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Kelly McAndrew and Arnie Burton
in Eugene's Home
(Photo © Kevin Sprague)
Is it permissible to take an uncharitable view of a play about charity? What if it's a play about the contradictory nature of charity? Kathy Levin Shapiro's autobiographical work Eugene's Home, making its world premiere at the Berkshire Theatre Festival, comes from a place of compassion but is so torpid as to try a sympathizer's patience.

To précis the parallels: As a 23-year-old Brown grad, Shapiro began working in a Baltimore nursing home. A year later, she founded an international, intergenerational friendship initiative called "Magic Me." A decade after that, during a spate of Broadway producing (the Tyne Daly Gypsy, etc.), she struck up a friendship with a young man with cerebral palsy named Eugene. In the play, an affluent young Ivy League alum named Talie (Kelly McAndrew, who took over for the injured Ashley Judd in Cat on a Hot Tin Roof on Broadway last season) is running a program called "Heart Works" when she enters into a tumultuous relationship with, yes, a young man with cerebral palsy named Eugene (the talented Arnie Burton, who has thoroughly mastered the physicality of CP's primary presenting symptom, motor impairment).

It takes considerable artistry to turn a memoir into vibrant drama: think Glass Menagerie. This memory play is more pedestrian, off to a clunky start soon after a shower curtain-like expanse of white duck parts to reveal a bleak hospital scene: a comatose patient hooked up to an IV and monitor. Even before Talie muses (predictably) "I'll never forget the day I first saw you," we have a very good idea of how this pas de deux is going to end up.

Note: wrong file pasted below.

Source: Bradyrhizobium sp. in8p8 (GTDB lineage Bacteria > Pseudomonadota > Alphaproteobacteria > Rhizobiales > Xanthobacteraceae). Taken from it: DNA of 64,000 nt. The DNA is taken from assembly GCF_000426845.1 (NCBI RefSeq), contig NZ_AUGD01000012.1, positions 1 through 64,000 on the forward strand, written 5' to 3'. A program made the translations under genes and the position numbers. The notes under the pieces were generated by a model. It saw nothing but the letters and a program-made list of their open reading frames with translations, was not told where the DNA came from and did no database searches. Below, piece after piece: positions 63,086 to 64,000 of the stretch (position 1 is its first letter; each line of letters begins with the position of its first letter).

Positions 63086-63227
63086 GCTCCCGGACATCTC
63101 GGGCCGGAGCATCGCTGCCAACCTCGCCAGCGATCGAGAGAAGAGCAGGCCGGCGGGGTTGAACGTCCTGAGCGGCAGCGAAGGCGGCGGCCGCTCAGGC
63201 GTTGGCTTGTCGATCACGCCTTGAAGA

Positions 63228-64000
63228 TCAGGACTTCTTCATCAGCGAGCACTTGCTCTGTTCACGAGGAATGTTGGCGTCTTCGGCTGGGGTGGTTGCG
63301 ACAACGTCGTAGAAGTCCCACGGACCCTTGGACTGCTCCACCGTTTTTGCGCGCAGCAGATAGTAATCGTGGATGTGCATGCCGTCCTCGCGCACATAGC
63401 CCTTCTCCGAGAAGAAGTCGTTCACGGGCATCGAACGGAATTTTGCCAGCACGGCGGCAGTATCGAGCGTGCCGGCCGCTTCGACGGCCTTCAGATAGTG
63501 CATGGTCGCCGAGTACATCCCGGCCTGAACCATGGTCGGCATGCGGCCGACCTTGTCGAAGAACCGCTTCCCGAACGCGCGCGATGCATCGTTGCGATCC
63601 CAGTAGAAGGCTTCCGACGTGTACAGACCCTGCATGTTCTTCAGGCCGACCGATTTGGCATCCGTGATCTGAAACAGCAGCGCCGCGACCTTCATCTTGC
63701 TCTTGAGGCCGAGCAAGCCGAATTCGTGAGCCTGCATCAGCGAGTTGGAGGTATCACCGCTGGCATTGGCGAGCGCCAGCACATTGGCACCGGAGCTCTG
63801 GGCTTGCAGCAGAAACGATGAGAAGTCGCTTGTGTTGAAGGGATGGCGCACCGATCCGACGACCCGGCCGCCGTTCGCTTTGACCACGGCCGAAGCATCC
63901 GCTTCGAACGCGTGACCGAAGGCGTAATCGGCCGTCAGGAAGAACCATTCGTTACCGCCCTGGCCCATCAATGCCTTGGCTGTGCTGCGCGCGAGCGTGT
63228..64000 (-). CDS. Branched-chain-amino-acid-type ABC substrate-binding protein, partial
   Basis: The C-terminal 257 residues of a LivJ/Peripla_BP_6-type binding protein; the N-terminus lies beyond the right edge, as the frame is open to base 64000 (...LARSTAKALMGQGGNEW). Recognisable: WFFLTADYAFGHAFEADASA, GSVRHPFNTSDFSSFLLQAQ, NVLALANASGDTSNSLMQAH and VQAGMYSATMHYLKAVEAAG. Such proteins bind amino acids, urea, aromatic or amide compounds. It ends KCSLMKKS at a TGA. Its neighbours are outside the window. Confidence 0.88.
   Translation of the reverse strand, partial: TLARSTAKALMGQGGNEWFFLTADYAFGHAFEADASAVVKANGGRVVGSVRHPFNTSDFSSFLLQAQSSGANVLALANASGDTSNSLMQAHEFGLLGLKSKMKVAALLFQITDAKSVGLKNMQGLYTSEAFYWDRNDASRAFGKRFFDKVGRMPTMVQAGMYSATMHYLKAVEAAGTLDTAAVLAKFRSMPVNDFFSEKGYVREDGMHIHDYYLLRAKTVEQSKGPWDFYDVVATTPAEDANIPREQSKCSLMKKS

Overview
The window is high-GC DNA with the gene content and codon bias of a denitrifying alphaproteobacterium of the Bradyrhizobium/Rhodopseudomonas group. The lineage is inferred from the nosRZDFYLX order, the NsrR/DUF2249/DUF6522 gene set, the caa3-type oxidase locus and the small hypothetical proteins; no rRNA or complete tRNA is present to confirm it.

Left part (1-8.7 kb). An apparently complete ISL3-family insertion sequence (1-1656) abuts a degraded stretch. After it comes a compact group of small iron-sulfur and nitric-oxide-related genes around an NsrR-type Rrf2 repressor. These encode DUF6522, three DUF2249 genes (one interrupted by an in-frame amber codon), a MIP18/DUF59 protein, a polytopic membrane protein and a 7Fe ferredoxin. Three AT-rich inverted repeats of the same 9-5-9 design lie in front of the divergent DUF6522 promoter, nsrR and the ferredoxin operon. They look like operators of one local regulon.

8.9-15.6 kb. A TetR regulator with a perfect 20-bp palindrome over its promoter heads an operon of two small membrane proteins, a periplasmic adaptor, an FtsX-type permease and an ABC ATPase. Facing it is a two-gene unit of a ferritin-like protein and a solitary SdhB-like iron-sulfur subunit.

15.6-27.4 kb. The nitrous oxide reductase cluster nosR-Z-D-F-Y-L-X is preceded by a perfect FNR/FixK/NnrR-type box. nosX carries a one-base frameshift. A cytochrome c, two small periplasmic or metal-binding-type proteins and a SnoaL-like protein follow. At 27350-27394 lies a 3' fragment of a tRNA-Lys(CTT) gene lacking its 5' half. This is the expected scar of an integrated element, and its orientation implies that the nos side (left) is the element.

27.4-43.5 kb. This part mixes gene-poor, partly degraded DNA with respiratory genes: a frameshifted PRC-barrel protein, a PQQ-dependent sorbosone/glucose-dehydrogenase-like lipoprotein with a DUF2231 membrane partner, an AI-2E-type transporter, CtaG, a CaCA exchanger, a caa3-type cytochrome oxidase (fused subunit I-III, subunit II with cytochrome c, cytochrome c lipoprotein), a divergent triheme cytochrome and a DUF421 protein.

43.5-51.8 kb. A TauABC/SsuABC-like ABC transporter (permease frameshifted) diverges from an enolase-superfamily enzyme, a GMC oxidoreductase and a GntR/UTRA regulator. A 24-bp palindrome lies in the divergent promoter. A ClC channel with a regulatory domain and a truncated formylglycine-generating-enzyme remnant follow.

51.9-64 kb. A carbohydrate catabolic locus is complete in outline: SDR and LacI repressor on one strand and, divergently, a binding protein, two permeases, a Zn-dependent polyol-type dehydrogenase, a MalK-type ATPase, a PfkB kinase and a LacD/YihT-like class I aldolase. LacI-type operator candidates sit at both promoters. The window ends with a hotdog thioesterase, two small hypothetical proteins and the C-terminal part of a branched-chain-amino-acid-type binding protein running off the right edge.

McAndrew's role is difficult in that Talie proves to be an emotional dilettante; the actress lends an appropriate, preppy brusqueness to the character. It would not be revealing too much to note that, in this rather formulaic script, Eugene turns out to be not the only "cripple." Just how Talie finally reveals her own blockages is maudlin beyond belief. Nor is Eugene a paragon of virtue. He's a liar -- a fabricator and self-mythologizer, to put it kindly -- and, as Talie rails at him, "a first-class manipulator." Unfortunately, that title seems equally apropos for the playwright. Shapiro uses every device in the book, including an unnamed offstage interrogator who asks Talie "Was it sexual?" about 10 times, to wrest every last drop of angst from this improbable coupling.

The situation ought to be touching -- and it probably would be if Talie, as the point-of-view character, weren't so insufferably self-justifying and smug. (Too much self-revelation can backfire.) Though McAndrew is stuck with a role that requires her to be alternately brittle and solicitous, she does have a few genuine moments. In an array of supplemental roles, New York veteran Kathleen Doyle employs an overly theatrical voice that kills any scintilla of realism. It's Burton's Eugene who'll steal your heart and stay with you -- as, perhaps, is fitting.

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